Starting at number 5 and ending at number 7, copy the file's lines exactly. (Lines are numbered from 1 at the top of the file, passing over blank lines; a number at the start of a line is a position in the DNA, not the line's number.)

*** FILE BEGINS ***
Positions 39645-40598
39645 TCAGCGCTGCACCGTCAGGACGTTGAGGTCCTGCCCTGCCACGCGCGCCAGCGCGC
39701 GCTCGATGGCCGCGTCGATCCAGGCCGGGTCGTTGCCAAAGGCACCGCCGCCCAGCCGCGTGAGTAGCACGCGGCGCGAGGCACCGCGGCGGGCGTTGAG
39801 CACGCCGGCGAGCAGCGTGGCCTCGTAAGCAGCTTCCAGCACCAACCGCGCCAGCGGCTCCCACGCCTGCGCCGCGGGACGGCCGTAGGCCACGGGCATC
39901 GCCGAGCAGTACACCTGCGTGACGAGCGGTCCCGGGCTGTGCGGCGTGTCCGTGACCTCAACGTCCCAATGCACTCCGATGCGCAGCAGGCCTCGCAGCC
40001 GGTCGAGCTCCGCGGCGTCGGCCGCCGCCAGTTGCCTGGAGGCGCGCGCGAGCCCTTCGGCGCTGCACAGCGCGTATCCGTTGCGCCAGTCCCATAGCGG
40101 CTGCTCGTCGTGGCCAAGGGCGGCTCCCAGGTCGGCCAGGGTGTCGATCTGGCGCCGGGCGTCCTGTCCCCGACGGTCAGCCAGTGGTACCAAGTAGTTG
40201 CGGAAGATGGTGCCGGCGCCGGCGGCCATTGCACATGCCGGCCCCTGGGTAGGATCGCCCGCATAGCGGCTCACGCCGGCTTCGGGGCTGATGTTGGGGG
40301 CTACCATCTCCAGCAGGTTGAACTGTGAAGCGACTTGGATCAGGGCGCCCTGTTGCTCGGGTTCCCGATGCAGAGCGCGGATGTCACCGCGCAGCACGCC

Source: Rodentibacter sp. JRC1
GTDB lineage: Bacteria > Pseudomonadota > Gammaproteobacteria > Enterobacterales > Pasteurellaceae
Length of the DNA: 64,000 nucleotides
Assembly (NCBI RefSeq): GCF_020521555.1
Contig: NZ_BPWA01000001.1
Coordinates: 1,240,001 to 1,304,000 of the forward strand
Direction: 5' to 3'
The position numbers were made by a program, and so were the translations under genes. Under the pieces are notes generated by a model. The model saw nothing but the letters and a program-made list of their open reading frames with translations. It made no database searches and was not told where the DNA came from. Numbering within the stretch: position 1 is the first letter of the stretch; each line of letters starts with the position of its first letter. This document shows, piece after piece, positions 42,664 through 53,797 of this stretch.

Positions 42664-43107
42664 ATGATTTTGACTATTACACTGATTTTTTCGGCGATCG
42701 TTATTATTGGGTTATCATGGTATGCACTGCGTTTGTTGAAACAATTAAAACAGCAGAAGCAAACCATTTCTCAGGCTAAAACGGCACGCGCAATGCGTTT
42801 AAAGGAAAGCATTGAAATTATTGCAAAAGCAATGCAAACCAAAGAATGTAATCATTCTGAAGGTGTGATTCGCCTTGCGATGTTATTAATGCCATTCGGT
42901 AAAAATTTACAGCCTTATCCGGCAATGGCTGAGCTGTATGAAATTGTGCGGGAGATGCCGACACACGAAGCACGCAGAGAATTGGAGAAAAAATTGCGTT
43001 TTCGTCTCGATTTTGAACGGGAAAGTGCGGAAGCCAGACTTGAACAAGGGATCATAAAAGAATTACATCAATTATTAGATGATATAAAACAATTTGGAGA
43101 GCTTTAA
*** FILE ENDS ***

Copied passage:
39901 GCCGAGCAGTACACCTGCGTGACGAGCGGTCCCGGGCTGTGCGGCGTGTCCGTGACCTCAACGTCCCAATGCACTCCGATGCGCAGCAGGCCTCGCAGCC
40001 GGTCGAGCTCCGCGGCGTCGGCCGCCGCCAGTTGCCTGGAGGCGCGCGCGAGCCCTTCGGCGCTGCACAGCGCGTATCCGTTGCGCCAGTCCCATAGCGG
40101 CTGCTCGTCGTGGCCAAGGGCGGCTCCCAGGTCGGCCAGGGTGTCGATCTGGCGCCGGGCGTCCTGTCCCCGACGGTCAGCCAGTGGTACCAAGTAGTTG